Clinical And Home Tests
Male Fertility Testing
|How Is Male Fertility Tested?
In more than half of couples who have trouble conceiving a baby, it is the man who has the fertility problem. As there are many possible causes of male infertility, different tests may be required to identify them. The initial test involves a physical examination and analysis of a semen sample under a microscope. In most cases a diagnosis can be made at this stage - if there is a problem it is usually related to the quality or quantity of the sperm in the semen. Sometimes, but not always a hormone test will be taken to test for any hormone imbalances. Finally an ultrasound scan or a testicular biopsy may be performed if the doctor suspects there is physical damage or a blockage in the reproductive organs. You will need to attend a fertility clinic for the process.
The fertility consultant will perform a physical examination of the groin area, looking for any obvious signs of damage. Be prepared to give a detailed account of your previous sexual activity history. Your doctor isn't prying; he is only trying to calculate your risk of having contracted a sexually transmitted disease (STD) which may have interfered with your sperm production. Next you will be given a sterile container and asked to ejaculate into it to provide a semen sample. Although you may feel embarrassed, you will be given a private room to do this in. In special circumstances it may be possible to provide a sample by bringing in a used non-latex condom from home, but you need to bring it to the clinic within an hour of ejaculation. In both instances you will be told to abstain from ejaculation for 2 to 4 days before the test. You may also be asked to give a urine sample immediately after ejaculation as this will test for retrograde ejaculation (explained in our article on the causes of infertility in men). The samples are then sent to a lab for testing under a microscope. They will evaluate:
Sperm count: While 20 million per ml is considered normal fertility, the average count is between 60 to 80 million per ml. Less than 20 million is termed oligozoospermia (low fertility) and no sperm is termed azoospermia. Less than 5 million per ml can indicate a genetic chromosome defect.
At this point, if you pass your physical test, your medical history is normal and your semen analysis shows no issues, the attention usually shifts back to the female partner (see female infertility). If however the semen analysis indicates problems, further tests may be recommended.
A simple blood test will be performed to check your hormone levels, specifically your levels of testosterone, prolactin, FSH and LH hormones. Any abnormalities in levels could account for problems with production and quality of sperm. If an imbalance is found, it may be possible to treat it with hormone replacement drugs. If it turns out you have testicular failure (indicated by low levels of testosterone and infertility), and you can't produce sperm at all, you may need to consider using donor sperm.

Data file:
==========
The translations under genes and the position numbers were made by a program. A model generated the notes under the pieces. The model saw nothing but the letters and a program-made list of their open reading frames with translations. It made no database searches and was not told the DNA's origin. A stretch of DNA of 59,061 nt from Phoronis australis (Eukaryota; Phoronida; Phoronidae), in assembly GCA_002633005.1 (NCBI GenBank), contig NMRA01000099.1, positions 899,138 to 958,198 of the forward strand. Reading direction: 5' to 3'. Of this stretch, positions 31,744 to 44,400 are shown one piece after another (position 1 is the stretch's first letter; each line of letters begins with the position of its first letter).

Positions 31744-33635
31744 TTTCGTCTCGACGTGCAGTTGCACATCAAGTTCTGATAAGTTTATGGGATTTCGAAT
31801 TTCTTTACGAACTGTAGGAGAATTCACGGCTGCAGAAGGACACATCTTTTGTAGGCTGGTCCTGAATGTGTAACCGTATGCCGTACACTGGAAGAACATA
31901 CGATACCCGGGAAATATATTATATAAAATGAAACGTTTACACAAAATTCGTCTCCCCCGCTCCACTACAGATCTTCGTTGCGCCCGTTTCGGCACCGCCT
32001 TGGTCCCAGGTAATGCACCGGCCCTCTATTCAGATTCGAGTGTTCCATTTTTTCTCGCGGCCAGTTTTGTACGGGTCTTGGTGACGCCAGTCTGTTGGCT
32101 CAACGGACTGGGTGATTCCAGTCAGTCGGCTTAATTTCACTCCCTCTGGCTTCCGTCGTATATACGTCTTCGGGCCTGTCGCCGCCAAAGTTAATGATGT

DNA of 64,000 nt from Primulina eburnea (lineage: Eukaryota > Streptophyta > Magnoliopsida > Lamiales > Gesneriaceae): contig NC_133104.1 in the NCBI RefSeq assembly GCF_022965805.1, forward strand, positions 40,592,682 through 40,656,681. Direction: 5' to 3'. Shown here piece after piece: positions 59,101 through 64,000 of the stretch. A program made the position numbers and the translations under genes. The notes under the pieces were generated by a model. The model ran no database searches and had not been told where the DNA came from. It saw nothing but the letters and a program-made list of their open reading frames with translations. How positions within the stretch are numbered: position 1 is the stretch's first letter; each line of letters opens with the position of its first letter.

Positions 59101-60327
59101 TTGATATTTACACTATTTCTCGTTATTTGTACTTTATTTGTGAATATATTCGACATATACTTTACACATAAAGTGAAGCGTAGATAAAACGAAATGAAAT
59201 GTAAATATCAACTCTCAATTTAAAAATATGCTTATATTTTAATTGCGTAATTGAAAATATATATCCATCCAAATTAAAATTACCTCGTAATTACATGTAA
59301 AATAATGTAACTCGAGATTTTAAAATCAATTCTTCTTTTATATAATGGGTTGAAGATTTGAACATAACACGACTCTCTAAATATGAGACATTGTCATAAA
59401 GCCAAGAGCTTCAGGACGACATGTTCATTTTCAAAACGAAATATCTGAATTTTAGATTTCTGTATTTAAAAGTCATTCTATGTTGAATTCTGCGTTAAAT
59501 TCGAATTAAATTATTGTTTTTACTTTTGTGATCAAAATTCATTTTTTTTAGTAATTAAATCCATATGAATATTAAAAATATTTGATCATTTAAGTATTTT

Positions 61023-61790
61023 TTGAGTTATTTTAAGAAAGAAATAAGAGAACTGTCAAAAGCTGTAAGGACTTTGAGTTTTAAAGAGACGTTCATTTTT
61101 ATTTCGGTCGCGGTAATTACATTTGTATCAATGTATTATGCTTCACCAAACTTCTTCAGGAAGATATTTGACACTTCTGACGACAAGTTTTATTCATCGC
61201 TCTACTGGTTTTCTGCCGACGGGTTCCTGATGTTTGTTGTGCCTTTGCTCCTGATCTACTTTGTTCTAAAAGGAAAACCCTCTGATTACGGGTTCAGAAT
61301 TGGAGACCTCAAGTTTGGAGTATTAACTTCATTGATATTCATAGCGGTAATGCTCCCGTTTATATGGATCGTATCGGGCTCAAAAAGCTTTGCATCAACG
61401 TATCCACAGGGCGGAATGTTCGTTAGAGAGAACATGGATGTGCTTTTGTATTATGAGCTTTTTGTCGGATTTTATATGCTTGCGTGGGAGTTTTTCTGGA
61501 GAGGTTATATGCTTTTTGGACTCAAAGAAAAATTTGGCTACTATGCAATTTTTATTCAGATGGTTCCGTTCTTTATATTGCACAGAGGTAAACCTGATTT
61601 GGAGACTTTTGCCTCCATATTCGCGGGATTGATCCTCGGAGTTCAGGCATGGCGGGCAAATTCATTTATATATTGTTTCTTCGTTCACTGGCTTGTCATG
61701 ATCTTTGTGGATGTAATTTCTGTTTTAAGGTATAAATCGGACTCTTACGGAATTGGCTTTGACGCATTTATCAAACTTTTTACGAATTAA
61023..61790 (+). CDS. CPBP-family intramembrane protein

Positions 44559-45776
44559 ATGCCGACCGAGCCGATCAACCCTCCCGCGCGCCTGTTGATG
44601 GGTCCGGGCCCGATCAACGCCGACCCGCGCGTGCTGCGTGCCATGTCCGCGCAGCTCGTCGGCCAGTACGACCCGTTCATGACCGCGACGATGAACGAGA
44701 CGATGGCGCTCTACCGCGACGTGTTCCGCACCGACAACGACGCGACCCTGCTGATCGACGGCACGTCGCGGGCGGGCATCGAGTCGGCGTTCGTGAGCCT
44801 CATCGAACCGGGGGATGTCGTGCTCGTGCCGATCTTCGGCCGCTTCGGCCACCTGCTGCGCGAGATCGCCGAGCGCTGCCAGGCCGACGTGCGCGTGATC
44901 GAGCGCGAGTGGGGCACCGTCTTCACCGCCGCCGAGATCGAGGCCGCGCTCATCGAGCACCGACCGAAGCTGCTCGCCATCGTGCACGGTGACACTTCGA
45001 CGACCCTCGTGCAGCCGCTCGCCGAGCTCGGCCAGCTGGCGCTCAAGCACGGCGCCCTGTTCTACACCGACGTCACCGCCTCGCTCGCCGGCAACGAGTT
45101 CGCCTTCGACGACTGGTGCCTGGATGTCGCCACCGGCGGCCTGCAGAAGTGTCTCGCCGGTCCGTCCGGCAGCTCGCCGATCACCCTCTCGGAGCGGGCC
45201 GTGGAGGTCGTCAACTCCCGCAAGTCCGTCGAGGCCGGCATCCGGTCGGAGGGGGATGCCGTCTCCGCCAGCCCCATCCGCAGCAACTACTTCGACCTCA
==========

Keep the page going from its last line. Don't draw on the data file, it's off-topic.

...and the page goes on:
An ultrasound scan (also called ultrasonography) may be ordered to examine the reproductive organs for signs of infection, inflammation or blockages. This could identify varicoceles (type of varicose veins) or the absence of vas deferens (CBAVD), small tubes which link the testes to the penis. If vas deferens is suspected an X-ray (vasography) may also be ordered.
A small sample of tissue is extracted from one or both testicles to check for any signs of sperm development. This test is useful if all the other tests come back normal but there is still a complete lack of sperm in the semen. Sometimes the procedure is also performed to retrieve sperm to use with IVF/ICSI. The biopsy is performed under local anesthesia and takes about 20 minutes.
Men who have a sperm count lower than 5 million per ml may be offered genetic testing. About 4 percent of those with a sperm count less than 5 million and 15 percent of those with no sperm have a chromosome abnormality. It may also be offered to men with CBAVD because the condition is associated with cystic fibrosis. Genetic testing is performed by means of a blood test. Depending on the results you may be referred to a genetic counselor or recommended the aid of assisted reproductive technology (high tech fertility treatments like IVF).
Yes, there are male fertility home tests which are available without prescription in most pharmacies, or online. SpermCheck ($40) is one example, which is FDA approved and is for sale in Walgreens. You place a sample of your semen in a bottle and mixed with a solution. A few drops of the mixed solution is placed on a testing strip which will measure the sperm count of the semen. The results take about 10 minutes and the device will indicate if the count is normal (positive result) or below normal (negative result). The test is 98 percent accurate. New fertility tests are continually being launched on the market, so it is worth doing a little investigation. For example some tests will not only evaluate sperm count but also motility (how strong they are at swimming). This is an important differentiation because while some men may have a high sperm count; it is possible that the sperm are not great swimmers.
Related Articles on Male Fertility Tests
Books on infertility: Understanding the condition and what you can do.
Back To Homepage: Womens Health Advice